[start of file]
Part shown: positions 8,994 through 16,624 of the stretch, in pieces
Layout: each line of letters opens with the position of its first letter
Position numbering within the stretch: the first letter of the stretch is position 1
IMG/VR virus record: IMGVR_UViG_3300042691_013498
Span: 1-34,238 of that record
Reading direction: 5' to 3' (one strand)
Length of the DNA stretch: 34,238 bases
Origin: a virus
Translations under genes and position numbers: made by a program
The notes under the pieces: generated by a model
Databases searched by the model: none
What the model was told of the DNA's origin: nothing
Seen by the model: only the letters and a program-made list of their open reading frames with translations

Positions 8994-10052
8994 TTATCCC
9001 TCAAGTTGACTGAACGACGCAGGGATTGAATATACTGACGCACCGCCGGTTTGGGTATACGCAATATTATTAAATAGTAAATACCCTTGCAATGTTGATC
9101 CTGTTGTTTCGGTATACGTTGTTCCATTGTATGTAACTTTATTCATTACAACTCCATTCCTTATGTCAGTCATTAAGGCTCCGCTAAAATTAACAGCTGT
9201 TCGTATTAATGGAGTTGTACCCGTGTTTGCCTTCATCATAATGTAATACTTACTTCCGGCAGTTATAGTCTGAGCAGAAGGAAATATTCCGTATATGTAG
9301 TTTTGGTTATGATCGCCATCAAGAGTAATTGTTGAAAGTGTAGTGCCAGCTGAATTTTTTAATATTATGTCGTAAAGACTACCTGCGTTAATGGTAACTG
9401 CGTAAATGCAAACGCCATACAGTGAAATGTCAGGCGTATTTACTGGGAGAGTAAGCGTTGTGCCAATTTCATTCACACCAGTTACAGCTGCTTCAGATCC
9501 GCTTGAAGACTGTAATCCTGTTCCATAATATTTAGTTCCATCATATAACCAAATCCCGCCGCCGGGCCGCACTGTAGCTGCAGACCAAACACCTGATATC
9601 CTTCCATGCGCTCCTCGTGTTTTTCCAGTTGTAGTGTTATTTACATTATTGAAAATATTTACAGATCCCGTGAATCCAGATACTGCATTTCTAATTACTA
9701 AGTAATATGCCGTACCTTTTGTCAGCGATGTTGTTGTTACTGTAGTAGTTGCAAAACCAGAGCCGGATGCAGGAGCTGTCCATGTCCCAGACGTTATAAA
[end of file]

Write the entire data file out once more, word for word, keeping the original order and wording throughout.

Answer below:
Part shown: positions 8,994 through 16,624 of the stretch, in pieces
Layout: each line of letters opens with the position of its first letter
Position numbering within the stretch: the first letter of the stretch is position 1
IMG/VR virus record: IMGVR_UViG_3300042691_013498
Span: 1-34,238 of that record
Reading direction: 5' to 3' (one strand)
Length of the DNA stretch: 34,238 bases
Origin: a virus
Translations under genes and position numbers: made by a program
The notes under the pieces: generated by a model
Databases searched by the model: none
What the model was told of the DNA's origin: nothing
Seen by the model: only the letters and a program-made list of their open reading frames with translations

Positions 8994-10052
8994 TTATCCC
9001 TCAAGTTGACTGAACGACGCAGGGATTGAATATACTGACGCACCGCCGGTTTGGGTATACGCAATATTATTAAATAGTAAATACCCTTGCAATGTTGATC
9101 CTGTTGTTTCGGTATACGTTGTTCCATTGTATGTAACTTTATTCATTACAACTCCATTCCTTATGTCAGTCATTAAGGCTCCGCTAAAATTAACAGCTGT
9201 TCGTATTAATGGAGTTGTACCCGTGTTTGCCTTCATCATAATGTAATACTTACTTCCGGCAGTTATAGTCTGAGCAGAAGGAAATATTCCGTATATGTAG
9301 TTTTGGTTATGATCGCCATCAAGAGTAATTGTTGAAAGTGTAGTGCCAGCTGAATTTTTTAATATTATGTCGTAAAGACTACCTGCGTTAATGGTAACTG
9401 CGTAAATGCAAACGCCATACAGTGAAATGTCAGGCGTATTTACTGGGAGAGTAAGCGTTGTGCCAATTTCATTCACACCAGTTACAGCTGCTTCAGATCC
9501 GCTTGAAGACTGTAATCCTGTTCCATAATATTTAGTTCCATCATATAACCAAATCCCGCCGCCGGGCCGCACTGTAGCTGCAGACCAAACACCTGATATC
9601 CTTCCATGCGCTCCTCGTGTTTTTCCAGTTGTAGTGTTATTTACATTATTGAAAATATTTACAGATCCCGTGAATCCAGATACTGCATTTCTAATTACTA
9701 AGTAATATGCCGTACCTTTTGTCAGCGATGTTGTTGTTACTGTAGTAGTTGCAAAACCAGAGCCGGATGCAGGAGCTGTCCATGTCCCAGACGTTATAAA